We end up segregating ourselves into communities where the same ideas are circulated over and over and over again. We reach a point where we stop growing because we’ve already found all the answers.
I spent a good deal of my career being overly religious about operating systems, programming languages, and even text editors before I knew better and started to learn that I didn’t have to just choose one technology that was the best and consider all the others inferior.
Everything is good
Not all technologies are great, but most technologies with widespread adoption are at least “good.” It’s hard for a thing that isn’t at least good to become successful and to become widely known or used.
Of course, circumstances change over time, but it’s important to realize that, at least at some point in history, just about every technology was at one time good or even considered great.
Having this perspective will help you understand that in many cases there isn’t just one good or best solution for a problem. There isn’t just one good and best programming language, framework, operating system, or, yes…even text editor.
You may like a particular technology more than others, and you may find you’re even more productive using one programming language over another, but that still doesn’t necessarily make it the best.
I had a hard time believing this for a long time. I’d spend countless hours arguing why Windows was so much better than Mac. I’d yell and rant about how C# and other statically typed languages were far superior to dynamic languages like Perl or Ruby.
I’d even at times— although I’m ashamed to admit it—berate other developers who thought otherwise. How could they dare believe something different about technology than I did?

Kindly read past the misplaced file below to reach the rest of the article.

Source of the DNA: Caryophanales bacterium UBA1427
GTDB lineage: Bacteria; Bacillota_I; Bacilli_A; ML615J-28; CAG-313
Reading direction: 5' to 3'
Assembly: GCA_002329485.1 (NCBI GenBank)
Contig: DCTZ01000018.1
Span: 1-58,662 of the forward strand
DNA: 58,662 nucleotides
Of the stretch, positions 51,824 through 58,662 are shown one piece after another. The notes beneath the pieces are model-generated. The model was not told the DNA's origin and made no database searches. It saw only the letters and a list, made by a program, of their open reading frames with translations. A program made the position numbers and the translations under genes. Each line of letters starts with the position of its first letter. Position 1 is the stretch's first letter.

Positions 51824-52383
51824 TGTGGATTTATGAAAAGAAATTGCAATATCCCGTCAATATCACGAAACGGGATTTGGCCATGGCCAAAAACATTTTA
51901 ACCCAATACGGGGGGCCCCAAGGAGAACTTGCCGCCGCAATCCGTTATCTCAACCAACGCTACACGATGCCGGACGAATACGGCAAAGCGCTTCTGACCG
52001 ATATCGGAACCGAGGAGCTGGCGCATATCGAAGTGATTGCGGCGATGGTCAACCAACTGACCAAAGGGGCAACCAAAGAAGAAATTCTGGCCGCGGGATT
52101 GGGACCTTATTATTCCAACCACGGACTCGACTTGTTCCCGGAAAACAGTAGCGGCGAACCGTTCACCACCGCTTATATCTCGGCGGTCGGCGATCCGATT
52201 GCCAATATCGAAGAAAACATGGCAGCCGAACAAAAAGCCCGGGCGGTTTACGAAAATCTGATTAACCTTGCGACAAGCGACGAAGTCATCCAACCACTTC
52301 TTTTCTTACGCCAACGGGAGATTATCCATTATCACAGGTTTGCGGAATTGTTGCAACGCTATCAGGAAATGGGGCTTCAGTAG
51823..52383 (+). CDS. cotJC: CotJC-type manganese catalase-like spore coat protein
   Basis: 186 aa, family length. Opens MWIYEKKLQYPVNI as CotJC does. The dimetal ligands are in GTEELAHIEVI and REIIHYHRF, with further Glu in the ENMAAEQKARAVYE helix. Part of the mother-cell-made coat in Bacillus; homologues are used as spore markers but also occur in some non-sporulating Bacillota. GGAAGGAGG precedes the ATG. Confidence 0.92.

The eye-opening experience for me was when I was first asked to be a team leader for a Java project. Up until that point, I had been primarily a .NET developer focused on C#.
I couldn’t stomach the idea of working with Java. Java was such a dirty language compared to the elegance of C#. How could I possibly enjoy writing Java code when I couldn’t even use Lambda expressions?
I eventually decided to take the job, because it was just too good of an opportunity and I figured that because it was a contract, I could stomach it for a year or so. Well, it turned out that taking that job was one of the best decisions I made in my career.
Working with a technology I hated made me see all the technologies in a different light. It turned out Java wasn’t so bad at all. I could see why some developers actually preferred it over C#.
I learned more over the few years I worked on that Java project than I had during my entire career up to that point. I suddenly had a huge toolbox full of tools that I could use to attack any problem instead of the few overused tools I had restricted myself to before.
From that point forward I adopted the same kind of open mindset I had given to Java to other programming languages—even dynamic ones—and I was able to use what I was learning from each to become a better programmer at them all.
I also backed off of my opinions about operating systems and frameworks, trying out new things before I judged them. I probably wouldn’t even be writing this blog if I hadn’t had this experience—or rather, it might be called Why C# Is the Best and Everything Else Sucks.